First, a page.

learning how to break a bad habit can be tricky, as habits are often described with negative connotations: "I have so many bad habits." "I picked up this bad habit where I always do X." “I noticed you have a habit of always doing me.” You rarely hear someone say, “I have a very good habit that makes me do x”. “I love this habit, you always do Yu.” Because the habits we know are often negative, we tend to try to break them simply by stopping them in one go, which is tough and not always the best solution. All the habits that have a positive impact on our lives tend to go unnoticed, which is not surprising, since they often do not give us a problem. The trick on how to break bad habits is to find an approach that works for you and special habits. Not all habits are the same, and they cannot be broken in the same way.
What is a habit?
A habit is a set of repetitive tendencies that are often difficult to break and are usually performed subconsciously. It is important to understand what a habit is before you start to try to break or change one. Luckily, it's a simple one that helps when you have to recognize when you're about to go into a habit loop. ((Charles Duhigg: The Power of Habit: How Habits Work)) First, there is a trigger. It could be a location, a particular time of day, the behavior patterns of those around you, or just an emotional state. The trigger starts out normal, routine, you may not even know that you are following. Finally, you receive a reward or result. Reward isn't always the best word to use, of course, with bad habits, but it's what keeps you coming back to the habit over and over again. Before you learn how to break a bad habit using the methods in this article, you should start by noting your triggers, routines, and rewards for each habit. Once you know these three steps for each habit, you begin to build defenses to fight bad habits as you learn where you are in the habit cycle.
How to break a bad habit quickly
When you're ready to learn how to break a bad habit, the following tips can help.
1. Replace the habit with a new one
Part of a habit is a routine that follows a push, so to lessen the impact of stopping a habitual behavior, you can replace it with another habit that has a more positive and healthier impact on your life. Smoking is one of the most common habits people are looking to stop and is a great example of this approach. There are many things you could change when you feel like smoking. Some examples are as follows:
- Chew gum
- Eat some fruit
- Go for a walk
- play with something in hand
It depends on your situation, but to replace any habit, the key is to distract yourself long enough that the temptation to perform the negative habit wears off.
2. Celebrate small successes
Breaking habits can take some time. This may depend on how many times a day or week you repeat the habit you want to break or how it has become ingrained in your lifestyle. Is it possible to get rid of a habit in 21 days or 21 weeks, you need to celebrate every day where you have not repeated the habit. If you can manage only two days before cracking, then celebrate those two days. Don't expect to break all habits right away. This takes time. If you only managed two days on your first try, celebrate the next time you make it for a week and so on. Before you know it, you will look back and laugh at the fact you could only manage two days to start!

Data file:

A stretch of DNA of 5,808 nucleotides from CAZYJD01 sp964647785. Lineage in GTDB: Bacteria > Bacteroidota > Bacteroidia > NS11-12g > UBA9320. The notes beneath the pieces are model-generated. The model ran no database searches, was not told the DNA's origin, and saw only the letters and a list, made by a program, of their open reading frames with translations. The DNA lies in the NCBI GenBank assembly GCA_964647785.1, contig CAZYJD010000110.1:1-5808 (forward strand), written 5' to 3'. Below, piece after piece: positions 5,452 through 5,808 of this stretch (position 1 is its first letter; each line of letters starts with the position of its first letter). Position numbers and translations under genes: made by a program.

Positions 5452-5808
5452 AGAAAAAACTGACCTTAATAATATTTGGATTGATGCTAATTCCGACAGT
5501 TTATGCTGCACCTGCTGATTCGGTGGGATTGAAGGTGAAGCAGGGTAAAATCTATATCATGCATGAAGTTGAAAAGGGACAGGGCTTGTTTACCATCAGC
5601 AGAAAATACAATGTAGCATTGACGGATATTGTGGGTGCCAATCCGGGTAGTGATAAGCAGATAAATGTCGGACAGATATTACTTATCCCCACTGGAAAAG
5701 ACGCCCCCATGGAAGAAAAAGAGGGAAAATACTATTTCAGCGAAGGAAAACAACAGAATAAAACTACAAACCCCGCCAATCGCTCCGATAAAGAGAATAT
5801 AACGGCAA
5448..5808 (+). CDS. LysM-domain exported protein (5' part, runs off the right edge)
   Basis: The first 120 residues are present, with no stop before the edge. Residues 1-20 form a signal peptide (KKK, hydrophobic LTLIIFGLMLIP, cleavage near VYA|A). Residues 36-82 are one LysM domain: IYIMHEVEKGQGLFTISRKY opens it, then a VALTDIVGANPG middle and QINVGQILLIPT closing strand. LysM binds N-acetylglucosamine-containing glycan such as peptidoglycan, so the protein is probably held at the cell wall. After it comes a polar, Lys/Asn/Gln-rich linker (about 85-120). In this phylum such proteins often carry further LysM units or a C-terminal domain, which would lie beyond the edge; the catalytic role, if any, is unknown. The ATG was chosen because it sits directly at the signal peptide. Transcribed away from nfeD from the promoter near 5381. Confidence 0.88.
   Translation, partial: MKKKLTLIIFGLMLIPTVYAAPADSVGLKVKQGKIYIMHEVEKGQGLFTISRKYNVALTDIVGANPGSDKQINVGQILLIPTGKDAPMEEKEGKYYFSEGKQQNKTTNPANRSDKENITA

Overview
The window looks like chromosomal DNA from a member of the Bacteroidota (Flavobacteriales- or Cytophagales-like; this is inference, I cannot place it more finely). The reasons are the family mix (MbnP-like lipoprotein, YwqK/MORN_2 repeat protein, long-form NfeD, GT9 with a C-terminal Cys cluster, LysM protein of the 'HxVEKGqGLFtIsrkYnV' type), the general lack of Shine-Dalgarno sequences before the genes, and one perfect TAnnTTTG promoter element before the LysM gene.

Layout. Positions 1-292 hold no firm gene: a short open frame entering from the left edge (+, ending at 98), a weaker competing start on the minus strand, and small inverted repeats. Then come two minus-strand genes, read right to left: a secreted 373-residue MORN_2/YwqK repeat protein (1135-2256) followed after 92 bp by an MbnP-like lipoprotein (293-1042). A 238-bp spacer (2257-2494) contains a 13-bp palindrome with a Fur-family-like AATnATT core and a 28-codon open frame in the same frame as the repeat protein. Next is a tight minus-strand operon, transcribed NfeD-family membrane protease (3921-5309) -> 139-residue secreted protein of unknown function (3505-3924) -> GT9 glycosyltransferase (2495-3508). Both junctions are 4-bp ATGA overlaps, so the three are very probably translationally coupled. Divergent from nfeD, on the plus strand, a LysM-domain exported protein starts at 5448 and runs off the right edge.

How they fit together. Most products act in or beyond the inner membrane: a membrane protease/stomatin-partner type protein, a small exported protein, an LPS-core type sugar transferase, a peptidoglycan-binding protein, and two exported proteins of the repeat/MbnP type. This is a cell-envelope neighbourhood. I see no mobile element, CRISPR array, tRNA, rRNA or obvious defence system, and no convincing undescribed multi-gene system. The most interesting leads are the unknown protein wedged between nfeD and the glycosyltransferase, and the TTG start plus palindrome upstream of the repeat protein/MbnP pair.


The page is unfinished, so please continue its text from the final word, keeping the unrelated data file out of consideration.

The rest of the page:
3. Change Your Personality
Habits are often difficult to break, as they are usually based on a change in how we act in everyday life or are associated with a change in lifestyle. They are both great, but it's more difficult if our personality is fighting against these changes. To make real significant changes in our lives, we need to start thinking about how we need to change our personality. For example, if you're trying to lose weight, but you yourself think of yourself as someone who is always struggling with your weight ("that's just who I am"), then you will continue to fight to lose weight. Try to change your thinking “I am able to make positive changes” and see what happens. One of the most common examples is a smoker once saying "I'm a smoker trying to quit" or "I love being a smoker but I need to quit". It will be better if you decide who you want to be in life, this is the first step in changing your personality. If you tell yourself you don't like being a smoker, it's unlikely you'll be successful in the changes you want to make. "I don't smoke" or "I'm healthy" are things that you can say to yourself daily in your head, imperceptibly to yourself and others. You can slowly start to change how you identify with yourself. You will get it back with small victories, a streak for a few days without cigarettes, or going to the gym a few times or eating better. Changing your personality takes time, but it can be done.
4. Using digital tools to your advantage
Digital or simply general cell phone use is one of the most famous habits that many of us try to cut down. She usually scrolls through social media without noticing how long we've been doing it, constantly getting distracted by notifications, or just picking up our cell phone to check it out as a distraction from work or life in general. However, digital tools can be used to help us break the habit, either through reminders to keep us on track or rewards when we change or create a new positive habit. Tracking a newly formed habit in the form of a strip is a great way to keep you focused and motivated. There are many Application Strike there that allow you to create a streak, set reminders, and also earn mini visual rewards when you hit certain milestones. Rather than cutting out social media completely, change the reward of a particular habit for a specific period of time to look at your social networks. With social media, on your terms and not the other way around, it can be a positive addition to your life.